All posts in the Mystery category

Tangerine – Christine Mangan

Published March 20, 2018 by bibliobeth

What’s it all about?:

The last person Alice Shipley expected to see since arriving in Tangier with her new husband was Lucy Mason. After the accident at Bennington, the two friends—once inseparable roommates—haven’t spoken in over a year. But there Lucy was, trying to make things right and return to their old rhythms. Perhaps Alice should be happy. She has not adjusted to life in Morocco, too afraid to venture out into the bustling medinas and oppressive heat. Lucy—always fearless and independent—helps Alice emerge from her flat and explore the country.

But soon a familiar feeling starts to overtake Alice—she feels controlled and stifled by Lucy at every turn. Then Alice’s husband, John, goes missing, and Alice starts to question everything around her: her relationship with her enigmatic friend, her decision to ever come to Tangier, and her very own state of mind.

Tangerine is a sharp dagger of a book—a debut so tightly wound, so replete with exotic imagery and charm, so full of precise details and extraordinary craftsmanship, it will leave you absolutely breathless.

What did I think?:

First of all, a huge thank you to Little, Brown publishers for getting in touch with me via email and secondly, for allowing me to read an advance reading copy from this exciting new voice in crime fiction via Netgalley in exchange for an honest review. As this book is released today (happy publication day!) I have seen relatively few reviews of it knocking around but comparison to Patricia Highsmith and Donna Tartt is never a bad thing and made me very keen to check it out and see if it stood up to the hype. It does, without a question. Tangerine is one of the most evocative and compelling debut thrillers I’ve had the pleasure to come across and it managed to lift me right out of a massive reading slump so of course, I thank the author for that! I also thank Christine Mangan for providing such a fascinating plot, interesting characters and although the reader is aware fairly soon what is happening in the novel, nothing can be taken for granted purely because of the unreliability of our narrators.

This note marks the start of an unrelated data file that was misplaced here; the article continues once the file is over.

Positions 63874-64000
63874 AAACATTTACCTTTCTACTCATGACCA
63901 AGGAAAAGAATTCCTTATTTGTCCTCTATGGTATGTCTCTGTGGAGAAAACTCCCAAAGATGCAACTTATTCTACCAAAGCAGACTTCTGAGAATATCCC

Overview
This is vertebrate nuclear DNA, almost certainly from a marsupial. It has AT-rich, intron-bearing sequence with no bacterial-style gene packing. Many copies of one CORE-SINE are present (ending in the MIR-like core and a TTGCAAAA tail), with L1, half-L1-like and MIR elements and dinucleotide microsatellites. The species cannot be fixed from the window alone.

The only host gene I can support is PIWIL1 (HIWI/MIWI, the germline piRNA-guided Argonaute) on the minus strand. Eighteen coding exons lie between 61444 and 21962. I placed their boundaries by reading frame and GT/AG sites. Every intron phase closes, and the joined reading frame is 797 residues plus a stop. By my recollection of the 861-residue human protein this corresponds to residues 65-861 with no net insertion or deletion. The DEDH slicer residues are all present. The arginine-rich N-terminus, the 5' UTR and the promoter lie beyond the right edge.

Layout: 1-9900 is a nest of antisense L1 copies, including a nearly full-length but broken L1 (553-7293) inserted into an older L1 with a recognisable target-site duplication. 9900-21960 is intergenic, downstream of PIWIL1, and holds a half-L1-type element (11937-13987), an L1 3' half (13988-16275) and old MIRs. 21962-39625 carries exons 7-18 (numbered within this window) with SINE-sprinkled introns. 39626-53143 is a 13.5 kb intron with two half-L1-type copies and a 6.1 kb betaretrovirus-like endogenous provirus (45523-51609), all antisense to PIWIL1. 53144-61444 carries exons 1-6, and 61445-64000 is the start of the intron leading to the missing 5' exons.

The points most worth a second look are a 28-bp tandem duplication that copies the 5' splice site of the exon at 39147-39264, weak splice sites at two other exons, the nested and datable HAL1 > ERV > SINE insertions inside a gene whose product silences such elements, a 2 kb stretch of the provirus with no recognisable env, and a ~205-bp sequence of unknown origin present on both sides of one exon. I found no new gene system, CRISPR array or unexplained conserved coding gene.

As with most thriller novels, I don’t want to give too much away but I’ll try to give you the bare bones of the synopsis if I can. This is the story of Alice Shipley who is living in Tangier, Morocco with her husband in unfortunately quite an unhappy marriage where she is forced to turn a blind eye to his numerous faults. The match was loosely arranged as very much one of convenience by her Aunt, who also happens to be her only guardian after Alice’s parents were killed in an accident. One day, an old college friend, Lucy Mason turns up unexpectedly on the doorstep of Alice’s apartment in Tangier and although in some ways, Alice is happy to see her friend, it takes her right back to an incident many years ago that the friends have never really discussed or come to terms with. Alice is thrown right back into that close, intimate relationship with Lucy until her husband abruptly disappears which causes both women to start re-examining everything, including each other.

One of the best bits about this novel, as I alluded to in the first paragraph is the unreliability of our two female protagonists. Both Alice and Lucy have their own issues in the past and these issues have continued into their present and still haunt them on a daily basis. It reminded me a little bit of those heady days of adolescence female friendships when things could get a little intense – obviously rarely to the extreme, but does anyone else remember the ferociousness of those feelings? This is what Tangerine felt like to me. At certain points of the narrative, I wasn’t quite sure what exactly was going on, basically with the fragility of both girls let me just say, things could have gone either way. As things started to unravel, piece by piece, we began to get a very unnerving picture of what is happening and how it may turn out for each character and it’s absolutely gripping. I read this book in under forty-eight hours, I found myself hooked and appalled in equal measure and it became completely necessary to keep reading until I knew how it was all going to end. Christine Mangan is a fresh and exhilarating new talent in the world of crime fiction, I adored every minute of this and can’t wait to see what she writes next, I’ll definitely be watching out for it.

Would I recommend it?:

But of course!

Star rating (out of 5):



The Sweetness At The Bottom Of The Pie (Flavia de Luce #1) – Alan Bradley

Published March 18, 2018 by bibliobeth

What’s it all about?:

It is the summer of 1950–and at the once-grand mansion of Buckshaw, young Flavia de Luce, an aspiring chemist with a passion for poison, is intrigued by a series of inexplicable events: A dead bird is found on the doorstep, a postage stamp bizarrely pinned to its beak. Then, hours later, Flavia finds a man lying in the cucumber patch and watches him as he takes his dying breath.